A coffee break with...

A coffee break with...

What does your job typically entail?
Typically, day to day, I make coffee, quite simply. It’s honest work and the joy I get from teaching others to make good coffee is what keeps me going. It’s also a welcome break from the larger business-related stuff. Outside that, we’re another small independent coffee company operating in the thriving London coffee scene, and we’re all still trying to figure out the nature of the beast. In the face of large companies holding so much of the market, how do we compete, and how do we convert the audience? These are a few of the larger challenges that, I suppose, my job entails, along with understanding our brand, our vibe and how to create something that the audience can’t get from anywhere else.

How did you get into the industry?
I had a flat white at Flat White on Berwick Street when I was 15 years old. It was the time when the third wave was just breaking over London and that completely altered the landscape. I went off and worked bars, I travelled, I learnt a few things about coffee from a wonderful Australian barista and then met some good people who wanted to do coffee, but at a higher calibre to what we were seeing in London. I’ve winged a few things in life; I’ve said yes to things where I felt there was a strong possibility that it could all go horribly wrong and I don’t think I’ve ever felt as physically sick as the night before we opened Stir Coffee. However, through it all – bad, good, real ugly – it’s been worth it.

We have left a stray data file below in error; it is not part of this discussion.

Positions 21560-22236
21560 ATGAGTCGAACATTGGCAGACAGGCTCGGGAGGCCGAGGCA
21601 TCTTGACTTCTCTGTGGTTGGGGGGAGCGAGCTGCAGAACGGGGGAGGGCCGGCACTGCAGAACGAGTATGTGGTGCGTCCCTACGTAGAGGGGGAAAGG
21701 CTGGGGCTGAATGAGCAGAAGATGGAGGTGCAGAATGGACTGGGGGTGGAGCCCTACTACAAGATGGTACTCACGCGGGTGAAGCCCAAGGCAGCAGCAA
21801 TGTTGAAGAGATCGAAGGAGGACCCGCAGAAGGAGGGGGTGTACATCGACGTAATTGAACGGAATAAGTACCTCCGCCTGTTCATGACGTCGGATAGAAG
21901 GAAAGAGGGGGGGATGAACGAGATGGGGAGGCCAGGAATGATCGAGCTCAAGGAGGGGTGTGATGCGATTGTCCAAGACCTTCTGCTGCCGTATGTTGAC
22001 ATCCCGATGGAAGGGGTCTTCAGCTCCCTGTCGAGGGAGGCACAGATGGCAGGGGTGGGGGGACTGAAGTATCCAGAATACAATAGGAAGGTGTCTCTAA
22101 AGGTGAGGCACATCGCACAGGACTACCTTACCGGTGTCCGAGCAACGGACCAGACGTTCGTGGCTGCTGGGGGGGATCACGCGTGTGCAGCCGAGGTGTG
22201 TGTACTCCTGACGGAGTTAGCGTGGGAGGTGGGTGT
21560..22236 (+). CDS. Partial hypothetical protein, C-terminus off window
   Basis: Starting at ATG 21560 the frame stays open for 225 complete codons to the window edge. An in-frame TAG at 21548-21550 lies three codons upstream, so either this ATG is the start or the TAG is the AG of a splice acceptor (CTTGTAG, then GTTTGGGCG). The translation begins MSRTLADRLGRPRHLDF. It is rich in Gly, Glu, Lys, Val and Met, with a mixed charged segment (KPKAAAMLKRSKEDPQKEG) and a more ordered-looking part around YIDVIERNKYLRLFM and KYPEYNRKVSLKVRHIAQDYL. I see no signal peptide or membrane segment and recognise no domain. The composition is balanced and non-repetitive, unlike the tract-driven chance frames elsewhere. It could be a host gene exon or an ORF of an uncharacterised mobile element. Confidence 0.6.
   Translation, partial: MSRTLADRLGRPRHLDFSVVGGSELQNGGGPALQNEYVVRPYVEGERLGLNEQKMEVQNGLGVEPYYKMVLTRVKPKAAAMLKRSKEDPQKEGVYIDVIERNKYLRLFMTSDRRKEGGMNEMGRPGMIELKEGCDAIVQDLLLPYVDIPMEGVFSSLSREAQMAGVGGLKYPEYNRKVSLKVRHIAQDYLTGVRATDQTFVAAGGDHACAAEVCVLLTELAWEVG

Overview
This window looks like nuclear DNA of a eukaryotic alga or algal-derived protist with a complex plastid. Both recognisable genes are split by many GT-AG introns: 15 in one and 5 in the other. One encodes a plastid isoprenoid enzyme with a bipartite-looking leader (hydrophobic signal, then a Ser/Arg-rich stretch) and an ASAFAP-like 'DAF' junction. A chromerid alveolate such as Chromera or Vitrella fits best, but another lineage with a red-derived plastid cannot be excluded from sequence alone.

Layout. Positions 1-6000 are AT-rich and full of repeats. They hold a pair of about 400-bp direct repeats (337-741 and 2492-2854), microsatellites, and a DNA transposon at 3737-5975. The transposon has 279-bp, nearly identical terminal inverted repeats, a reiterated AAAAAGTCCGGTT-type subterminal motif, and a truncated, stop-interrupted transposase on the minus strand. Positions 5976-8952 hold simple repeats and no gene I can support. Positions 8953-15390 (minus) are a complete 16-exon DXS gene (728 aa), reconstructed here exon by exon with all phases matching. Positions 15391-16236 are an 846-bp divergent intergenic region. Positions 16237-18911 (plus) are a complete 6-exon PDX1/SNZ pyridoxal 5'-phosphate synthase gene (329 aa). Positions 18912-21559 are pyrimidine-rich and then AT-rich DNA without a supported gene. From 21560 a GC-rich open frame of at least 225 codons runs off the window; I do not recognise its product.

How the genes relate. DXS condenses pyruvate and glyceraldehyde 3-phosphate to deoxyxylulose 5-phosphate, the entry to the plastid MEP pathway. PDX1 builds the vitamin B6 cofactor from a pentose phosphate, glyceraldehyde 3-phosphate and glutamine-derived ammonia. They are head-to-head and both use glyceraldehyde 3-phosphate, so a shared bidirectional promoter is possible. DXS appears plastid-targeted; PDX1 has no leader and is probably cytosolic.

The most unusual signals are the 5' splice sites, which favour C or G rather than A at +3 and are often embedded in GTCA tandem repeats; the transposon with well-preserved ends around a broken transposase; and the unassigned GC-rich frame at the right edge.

What’s your favourite part of your working day?
When the people you’ve been training begin to get it, when they begin to understand why they’re doing it. When they realise that you’re not being a hard ass for the sake of it, but you expect a standard that they didn’t know they had.

And your least favourite?
When you realise you could have handled a situation with a bit more tact. Working with people can be tough sometimes.

What’s your favourite food and beverage?
Beer, a crisp, pale ale. Think Buxton Brewery Special Pale. Also, ramen will fix any problem that I am currently facing.

And your least favourite?
Bad coffee, across the board, is the worst thing. It’s a failure in training and passion and is a constant battle. In particular, really good restaurants who have obviously gone to great lengths to deliver exceptional food and wine and yet seem to forget that coffee deserves the same treatment.

What is the biggest factor currently affecting the OOH industry?
Large companies producing an inferior product and charging big prices. It’s admirable that they know how to target the consumer so effectively that they can perpetuate this status quo. Where we’re at, in the speciality coffee industry, we’ve done a wonderful job at alienating our audience, coffee drinkers. They’re not speciality coffee drinkers, they’re coffee drinkers. There should be no differentiation between the two, but I think somewhere along the way, in this new emerging industry, we forgot our audience and created a divide there. We need to address how this happened, why it happened and how we can make amends because we need to stay malleable and include everyone, as coffee and coffee shops are for everyone.

What one piece of advice would you offer someone working in the OOH industry?
Find good people. Invest in them. Support where they want to go. If it involves a ton of training and time on your part to get them there, it will be worth it.